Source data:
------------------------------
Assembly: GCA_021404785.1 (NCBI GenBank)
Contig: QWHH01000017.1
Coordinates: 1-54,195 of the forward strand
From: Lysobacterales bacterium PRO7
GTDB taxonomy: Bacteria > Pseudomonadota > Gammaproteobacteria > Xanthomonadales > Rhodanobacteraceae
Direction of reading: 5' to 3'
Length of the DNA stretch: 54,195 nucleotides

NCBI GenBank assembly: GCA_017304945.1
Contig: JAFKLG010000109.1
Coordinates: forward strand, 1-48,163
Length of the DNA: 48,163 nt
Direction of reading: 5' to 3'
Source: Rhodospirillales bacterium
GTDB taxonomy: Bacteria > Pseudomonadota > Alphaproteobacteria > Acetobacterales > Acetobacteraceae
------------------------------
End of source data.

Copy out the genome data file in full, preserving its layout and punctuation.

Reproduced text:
Assembly: GCA_021404785.1 (NCBI GenBank)
Contig: QWHH01000017.1
Coordinates: 1-54,195 of the forward strand
From: Lysobacterales bacterium PRO7
GTDB taxonomy: Bacteria > Pseudomonadota > Gammaproteobacteria > Xanthomonadales > Rhodanobacteraceae
Direction of reading: 5' to 3'
Length of the DNA stretch: 54,195 nucleotides

NCBI GenBank assembly: GCA_017304945.1
Contig: JAFKLG010000109.1
Coordinates: forward strand, 1-48,163
Length of the DNA: 48,163 nt
Direction of reading: 5' to 3'
Source: Rhodospirillales bacterium
GTDB taxonomy: Bacteria > Pseudomonadota > Alphaproteobacteria > Acetobacterales > Acetobacteraceae